Robots for routine and ad-hoc safety checks in unmanned systems are used wherever people are reluctant to be present. ExRobotics B.V., based in Halsteren, The Netherlands, is a leading expert in this field. Their products replace the sight, hearing, smell, touch and hands of their users. The Dutch manufacturer relies on image processing with industrial cameras from IDS Imaging Development Systems GmbH.
In certain industrial areas, working under extreme conditions is essential. Robots are increasingly being used to minimize the risk for employees. Based on the experience of many years of cooperation with a multinational oil and gas group, ExRobotics has developed a series of robots especially for the inspection and monitoring of hazardous areas. The main target market is unmanned oil and gas facilities in harsh climatic zones or with a particularly high risk potential, but also markets such as the nuclear, mining, energy and chemical industries.
The company attaches great importance to ensuring that all robots are IECEX Zone 1 or ATEX certified at component level and thus comply with international or European directives for explosion protection. Thus, ExRobotics can produce modularly and faster without having to create a new certificate for every possible configuration.
The basic idea is as simple as it is ingenious: The devices communicate with an operator in a secure control room via a wireless network. Human operators do not have to enter the danger zone. In addition, travel time and costs are eliminated. Whether on land or at sea, the control of several robots at different locations at the same time is just easily possible. And this from a distance of several hundred or even thousand kilometers.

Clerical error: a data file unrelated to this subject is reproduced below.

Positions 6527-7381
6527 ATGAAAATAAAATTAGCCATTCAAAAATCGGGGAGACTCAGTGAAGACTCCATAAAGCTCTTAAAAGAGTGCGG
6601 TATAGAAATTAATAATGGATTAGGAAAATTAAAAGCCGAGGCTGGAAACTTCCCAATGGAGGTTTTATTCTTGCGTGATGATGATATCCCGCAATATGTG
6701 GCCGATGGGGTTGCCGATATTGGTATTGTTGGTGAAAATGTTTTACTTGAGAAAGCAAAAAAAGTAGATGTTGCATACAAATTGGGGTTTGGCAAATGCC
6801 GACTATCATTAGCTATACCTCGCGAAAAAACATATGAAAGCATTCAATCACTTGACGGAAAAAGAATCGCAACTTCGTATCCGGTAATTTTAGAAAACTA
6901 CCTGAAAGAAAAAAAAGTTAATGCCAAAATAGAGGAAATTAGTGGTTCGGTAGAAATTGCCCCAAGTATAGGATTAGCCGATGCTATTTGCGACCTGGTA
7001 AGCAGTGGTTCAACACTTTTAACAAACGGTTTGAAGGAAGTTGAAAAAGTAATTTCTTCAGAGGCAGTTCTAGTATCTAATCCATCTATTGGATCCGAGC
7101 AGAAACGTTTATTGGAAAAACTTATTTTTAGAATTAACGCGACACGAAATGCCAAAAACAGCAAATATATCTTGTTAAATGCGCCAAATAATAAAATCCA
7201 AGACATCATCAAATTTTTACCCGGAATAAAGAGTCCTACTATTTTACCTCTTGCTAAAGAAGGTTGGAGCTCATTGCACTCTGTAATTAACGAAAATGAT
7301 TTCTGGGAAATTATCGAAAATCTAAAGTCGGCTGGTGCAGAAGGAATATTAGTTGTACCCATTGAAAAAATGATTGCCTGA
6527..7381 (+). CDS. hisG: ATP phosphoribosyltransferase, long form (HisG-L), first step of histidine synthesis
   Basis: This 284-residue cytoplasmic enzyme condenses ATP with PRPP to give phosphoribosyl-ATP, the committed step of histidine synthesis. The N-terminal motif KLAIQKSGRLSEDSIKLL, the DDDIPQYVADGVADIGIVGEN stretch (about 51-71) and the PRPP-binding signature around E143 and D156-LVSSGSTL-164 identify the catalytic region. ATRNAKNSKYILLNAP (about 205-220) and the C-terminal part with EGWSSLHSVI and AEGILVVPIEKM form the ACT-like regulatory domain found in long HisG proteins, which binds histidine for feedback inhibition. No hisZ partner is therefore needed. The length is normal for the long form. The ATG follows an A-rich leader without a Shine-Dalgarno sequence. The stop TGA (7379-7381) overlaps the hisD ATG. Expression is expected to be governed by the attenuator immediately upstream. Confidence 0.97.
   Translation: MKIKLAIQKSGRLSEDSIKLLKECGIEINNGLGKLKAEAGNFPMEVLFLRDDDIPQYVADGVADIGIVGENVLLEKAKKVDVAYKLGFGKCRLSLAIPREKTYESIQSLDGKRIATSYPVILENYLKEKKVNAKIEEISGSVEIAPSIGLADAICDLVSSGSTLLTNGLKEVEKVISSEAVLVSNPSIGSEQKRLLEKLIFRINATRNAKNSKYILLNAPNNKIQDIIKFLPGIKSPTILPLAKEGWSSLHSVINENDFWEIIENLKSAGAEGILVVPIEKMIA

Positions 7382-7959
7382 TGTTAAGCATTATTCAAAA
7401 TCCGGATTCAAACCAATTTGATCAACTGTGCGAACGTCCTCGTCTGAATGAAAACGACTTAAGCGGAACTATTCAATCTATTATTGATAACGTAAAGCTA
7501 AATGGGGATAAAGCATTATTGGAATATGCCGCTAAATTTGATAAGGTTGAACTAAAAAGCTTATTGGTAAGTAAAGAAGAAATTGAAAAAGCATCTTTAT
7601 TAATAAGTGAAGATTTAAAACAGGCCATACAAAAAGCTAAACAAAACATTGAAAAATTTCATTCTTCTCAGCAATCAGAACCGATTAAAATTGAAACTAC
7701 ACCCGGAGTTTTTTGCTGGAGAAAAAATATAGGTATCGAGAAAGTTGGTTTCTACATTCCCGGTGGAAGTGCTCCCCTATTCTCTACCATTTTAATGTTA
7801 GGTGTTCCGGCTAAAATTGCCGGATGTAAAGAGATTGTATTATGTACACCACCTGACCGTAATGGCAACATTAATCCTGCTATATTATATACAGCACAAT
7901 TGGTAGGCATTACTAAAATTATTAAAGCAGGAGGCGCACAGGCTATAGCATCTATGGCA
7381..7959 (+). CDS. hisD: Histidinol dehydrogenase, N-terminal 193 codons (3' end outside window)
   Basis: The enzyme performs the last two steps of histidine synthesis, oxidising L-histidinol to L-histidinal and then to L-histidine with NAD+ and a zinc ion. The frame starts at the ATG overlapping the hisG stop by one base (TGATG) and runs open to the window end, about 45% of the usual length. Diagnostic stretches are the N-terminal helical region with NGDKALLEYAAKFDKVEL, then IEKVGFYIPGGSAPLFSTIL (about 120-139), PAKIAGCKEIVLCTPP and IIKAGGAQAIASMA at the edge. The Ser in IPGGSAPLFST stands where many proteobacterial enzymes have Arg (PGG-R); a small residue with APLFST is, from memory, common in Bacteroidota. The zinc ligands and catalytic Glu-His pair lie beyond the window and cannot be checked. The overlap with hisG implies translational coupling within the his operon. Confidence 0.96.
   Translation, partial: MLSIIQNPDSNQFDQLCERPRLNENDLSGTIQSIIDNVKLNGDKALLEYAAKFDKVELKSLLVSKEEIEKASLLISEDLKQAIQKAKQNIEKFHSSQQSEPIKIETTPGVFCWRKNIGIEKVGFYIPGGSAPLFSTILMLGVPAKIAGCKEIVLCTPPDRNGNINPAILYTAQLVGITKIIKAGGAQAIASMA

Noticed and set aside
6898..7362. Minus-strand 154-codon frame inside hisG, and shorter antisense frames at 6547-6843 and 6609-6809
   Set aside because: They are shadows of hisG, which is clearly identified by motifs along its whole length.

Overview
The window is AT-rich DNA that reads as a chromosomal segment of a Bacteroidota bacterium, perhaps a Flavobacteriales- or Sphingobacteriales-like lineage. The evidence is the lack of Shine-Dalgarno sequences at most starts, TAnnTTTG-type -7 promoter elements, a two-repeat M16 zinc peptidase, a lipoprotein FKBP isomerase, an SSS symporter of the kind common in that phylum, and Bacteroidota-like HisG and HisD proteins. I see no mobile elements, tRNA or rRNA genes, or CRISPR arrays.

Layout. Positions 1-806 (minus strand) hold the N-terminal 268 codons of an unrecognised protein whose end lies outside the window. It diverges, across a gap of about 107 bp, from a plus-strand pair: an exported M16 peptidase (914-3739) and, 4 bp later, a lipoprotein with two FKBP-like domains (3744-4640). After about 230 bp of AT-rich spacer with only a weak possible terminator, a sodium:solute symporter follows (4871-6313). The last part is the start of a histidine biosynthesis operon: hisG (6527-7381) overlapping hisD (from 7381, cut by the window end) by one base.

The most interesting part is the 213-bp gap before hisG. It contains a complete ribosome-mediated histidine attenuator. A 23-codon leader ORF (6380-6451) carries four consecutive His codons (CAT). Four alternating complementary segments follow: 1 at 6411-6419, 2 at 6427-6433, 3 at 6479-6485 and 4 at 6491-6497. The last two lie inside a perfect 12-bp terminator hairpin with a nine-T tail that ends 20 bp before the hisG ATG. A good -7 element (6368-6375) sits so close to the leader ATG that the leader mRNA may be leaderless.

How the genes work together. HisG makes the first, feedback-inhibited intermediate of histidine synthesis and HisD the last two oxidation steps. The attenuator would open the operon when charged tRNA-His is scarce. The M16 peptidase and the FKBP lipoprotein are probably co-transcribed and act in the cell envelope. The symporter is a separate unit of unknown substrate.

"We have shown that we can operate the robot over a distance of 9500 kilometers," says Samir El Awadi, commercial director at ExRobotics, referring to a recent test. A robot at the ExRobotics plant in the Netherlands was controlled from the other side of the world, from Rio de Janeiro, Brazil. This is a crucial point, as a broad reach is essential for the main players in the oil and gas industry in the Middle East, North America and the Far East.
The robots of the first generation - ExR-1 - operate purely remote-controlled. This means that they always need an operator to control and guide them. "Our first generation products rely on human eyes to interpret the images they see. However we're working to add machine vision thus reducing the load on humans. In particular we're working on gas plume and vibration detection," explains Samir El Awadi. The further developed ´big brother´, the ExR-1.1, is therefore already designed for the independent performance of routine security checks. The user has the choice of operating the robot directly from a distance, typically via the public 4G network, or allowing it to operate autonomously. In this case, the operator reacts only to warning messages and can check the monitoring information later if necessary. ExR-1.1 is also engineered for self-coupling and self-charging, with a maximum of 2 maintenance intervals per year.